Yes, we do possess canine teeth, but when you look at the canines of a gorilla, who eats 100 percent plants, and a tiger, who eats nothing but meat, you will quickly conclude that canine possession or size has no bearing at all on dietary needs.


Our digestive tract is far longer than a carnivore’s. Meat tends to sit in our intestines and bowels for a long time, as our enzymes aren’t strong enough to break the meat down efficiently. This can lead to acidification of our digestive system and is attributed to a higher risk of bowel cancer. In fact, the World Cancer Research Fund International states that there is a “17 percent increased risk per 100g of red meat per day”[5]. Carnivores don’t get bowel cancer for numerous reasons, but primarily because their gut enzymes work specifically to break down raw red meat, and their shorter digestive tracts mean the meat passes far more quickly, without having the opportunity to sit and stagnate.


TRUTH: humans are biologically and psychologically not carnivores. If anything, we should look to chimpanzees for our dietary needs, “including seeds, fruit, leaves, bark, honey, flowers, and insects” into our diet, according to San Diego Zoo [6]. However, in today’s marketplace, we have so many healthy and delicious options available that there is absolutely no need whatsoever to consume meat. And if there is no need, it can also be concluded that there is no reason.


4. Vegan / Plant-Based Diets are expensive


This one is open to debate, but only the same debate applies to any meal of any kind. Sure, if we eat at expensive restaurants, buy the finest ingredients and don’t budget properly, any diet is expensive.


When you first become plant-based, the temptation is to purchase the many tasty treats you can indulge in guilt-free. It is also easier to purchase the pre-made, packaged, ‘convenient’ foods than it is to learn the quick and easy meals you can create with whole foods, and the cost of this convenience can add up. It is laziness, ignorance, or naivety that causes this expense, not the diet itself.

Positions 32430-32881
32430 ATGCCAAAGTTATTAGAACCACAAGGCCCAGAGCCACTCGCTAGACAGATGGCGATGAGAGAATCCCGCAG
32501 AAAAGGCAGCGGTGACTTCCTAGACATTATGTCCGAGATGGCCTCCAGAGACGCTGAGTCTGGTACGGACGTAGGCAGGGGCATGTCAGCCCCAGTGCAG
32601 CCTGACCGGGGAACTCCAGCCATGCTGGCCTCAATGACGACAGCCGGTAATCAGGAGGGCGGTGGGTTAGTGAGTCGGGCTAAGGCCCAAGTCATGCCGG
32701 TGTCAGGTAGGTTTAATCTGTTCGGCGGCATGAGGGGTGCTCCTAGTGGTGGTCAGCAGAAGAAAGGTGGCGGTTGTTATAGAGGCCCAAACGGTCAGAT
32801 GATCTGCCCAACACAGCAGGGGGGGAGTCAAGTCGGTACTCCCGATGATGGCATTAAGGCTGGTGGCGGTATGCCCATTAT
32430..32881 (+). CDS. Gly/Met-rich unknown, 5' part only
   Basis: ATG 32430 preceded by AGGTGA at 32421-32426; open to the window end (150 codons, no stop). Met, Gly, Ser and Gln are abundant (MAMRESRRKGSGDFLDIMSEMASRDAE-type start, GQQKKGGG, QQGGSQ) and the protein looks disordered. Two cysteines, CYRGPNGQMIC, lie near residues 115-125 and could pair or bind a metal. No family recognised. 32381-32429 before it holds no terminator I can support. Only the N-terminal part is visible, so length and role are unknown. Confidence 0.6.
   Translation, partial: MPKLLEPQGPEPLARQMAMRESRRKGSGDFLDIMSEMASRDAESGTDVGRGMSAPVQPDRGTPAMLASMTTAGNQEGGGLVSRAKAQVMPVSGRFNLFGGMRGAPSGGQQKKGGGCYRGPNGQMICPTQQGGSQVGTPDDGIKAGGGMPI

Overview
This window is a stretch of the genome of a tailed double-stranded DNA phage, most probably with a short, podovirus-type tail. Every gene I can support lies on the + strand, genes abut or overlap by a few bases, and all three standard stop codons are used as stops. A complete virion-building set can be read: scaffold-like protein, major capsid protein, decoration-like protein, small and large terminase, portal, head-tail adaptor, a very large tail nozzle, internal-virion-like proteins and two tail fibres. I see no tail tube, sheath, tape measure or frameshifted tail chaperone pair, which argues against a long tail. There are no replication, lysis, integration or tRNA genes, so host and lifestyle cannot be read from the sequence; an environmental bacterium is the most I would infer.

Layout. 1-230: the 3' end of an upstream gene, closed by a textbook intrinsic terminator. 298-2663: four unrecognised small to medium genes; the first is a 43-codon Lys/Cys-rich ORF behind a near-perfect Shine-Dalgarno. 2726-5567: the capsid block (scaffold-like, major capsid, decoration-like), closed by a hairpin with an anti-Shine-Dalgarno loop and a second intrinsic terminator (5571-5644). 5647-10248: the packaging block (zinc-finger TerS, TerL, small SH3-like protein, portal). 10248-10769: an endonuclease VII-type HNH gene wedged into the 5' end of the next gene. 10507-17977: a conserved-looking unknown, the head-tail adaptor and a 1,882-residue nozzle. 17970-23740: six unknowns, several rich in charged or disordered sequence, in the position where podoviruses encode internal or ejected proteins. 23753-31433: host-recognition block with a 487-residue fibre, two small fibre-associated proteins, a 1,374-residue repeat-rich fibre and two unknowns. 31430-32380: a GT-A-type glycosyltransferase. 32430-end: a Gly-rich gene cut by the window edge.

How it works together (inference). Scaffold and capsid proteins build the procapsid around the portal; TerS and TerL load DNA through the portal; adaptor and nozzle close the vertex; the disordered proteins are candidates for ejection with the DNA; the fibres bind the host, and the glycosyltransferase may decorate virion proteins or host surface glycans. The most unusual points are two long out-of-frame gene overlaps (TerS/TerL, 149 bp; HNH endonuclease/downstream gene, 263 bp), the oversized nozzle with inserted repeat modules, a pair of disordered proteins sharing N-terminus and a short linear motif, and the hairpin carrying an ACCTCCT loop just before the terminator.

However, with just a little easy research into ways to create balanced, healthy, and tasty meals at home, you will rapidly find that meat is, in fact, one of the most expensive primary ingredients in the supermarket, especially in these post-pandemic times. Some plant-based options are expensive, there is no denying it, but these are almost always more than offset by the savings on your other ingredients and, at the very least, you will find little or no difference in your weekly grocery bills.


TRUTH: Veganism doesn’t make your food bill higher, you do! Once you become familiar with your dietary options and ingredients, you are more than likely to save money on groceries.


5. Veganism is Hard


This is another loaded statement; sure, a vegan or plant-based diet is hard...at first, but isn’t everything?


Teetering on the brink of your decision to eradicate animal products from your diet and begin an entirely new way of life is daunting, there is no sugar-coating it. What will you eat if your usual ingredients are no more? Where will you eat? How will you socialize with your meat-eating friends? There is a lot to think about, and a lot to learn. Fortunately, it has become so easy for us to assimilate our plant-based choices into a ‘normal’ lifestyle that it will take no time at all and little more effort to make that switch.


Almost all major restaurants have vegan icons next to suitable dishes, or even a completely plant-based section or menu, and veganism is such a common and appreciated request now, that even those that don’t have specific dishes are usually understanding and accommodating. If you're still lost, try Yelp or Happy Cow for plant-based options near you.

Grocery stores offer entire meat-free sections and most products are now required to alert shoppers to potential ‘trigger’ ingredients (lactose, eggs, milk solids, as well as gluten, nuts, and so on).